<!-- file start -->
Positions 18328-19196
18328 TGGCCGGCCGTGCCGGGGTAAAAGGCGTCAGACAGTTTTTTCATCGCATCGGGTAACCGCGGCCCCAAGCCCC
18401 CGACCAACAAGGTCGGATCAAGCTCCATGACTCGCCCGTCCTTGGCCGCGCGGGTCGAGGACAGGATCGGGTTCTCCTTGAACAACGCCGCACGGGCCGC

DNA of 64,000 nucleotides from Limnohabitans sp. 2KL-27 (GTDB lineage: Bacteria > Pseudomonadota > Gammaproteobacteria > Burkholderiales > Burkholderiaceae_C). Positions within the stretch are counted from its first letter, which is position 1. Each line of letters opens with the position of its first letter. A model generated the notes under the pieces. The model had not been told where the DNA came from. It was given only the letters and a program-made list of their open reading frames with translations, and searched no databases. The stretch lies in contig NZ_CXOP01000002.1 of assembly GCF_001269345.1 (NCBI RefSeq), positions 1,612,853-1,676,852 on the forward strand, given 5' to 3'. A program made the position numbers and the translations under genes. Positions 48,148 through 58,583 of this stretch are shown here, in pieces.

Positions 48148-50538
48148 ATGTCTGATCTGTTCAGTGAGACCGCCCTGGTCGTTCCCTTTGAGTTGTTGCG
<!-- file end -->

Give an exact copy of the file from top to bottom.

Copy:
Positions 18328-19196
18328 TGGCCGGCCGTGCCGGGGTAAAAGGCGTCAGACAGTTTTTTCATCGCATCGGGTAACCGCGGCCCCAAGCCCC
18401 CGACCAACAAGGTCGGATCAAGCTCCATGACTCGCCCGTCCTTGGCCGCGCGGGTCGAGGACAGGATCGGGTTCTCCTTGAACAACGCCGCACGGGCCGC

DNA of 64,000 nucleotides from Limnohabitans sp. 2KL-27 (GTDB lineage: Bacteria > Pseudomonadota > Gammaproteobacteria > Burkholderiales > Burkholderiaceae_C). Positions within the stretch are counted from its first letter, which is position 1. Each line of letters opens with the position of its first letter. A model generated the notes under the pieces. The model had not been told where the DNA came from. It was given only the letters and a program-made list of their open reading frames with translations, and searched no databases. The stretch lies in contig NZ_CXOP01000002.1 of assembly GCF_001269345.1 (NCBI RefSeq), positions 1,612,853-1,676,852 on the forward strand, given 5' to 3'. A program made the position numbers and the translations under genes. Positions 48,148 through 58,583 of this stretch are shown here, in pieces.

Positions 48148-50538
48148 ATGTCTGATCTGTTCAGTGAGACCGCCCTGGTCGTTCCCTTTGAGTTGTTGCG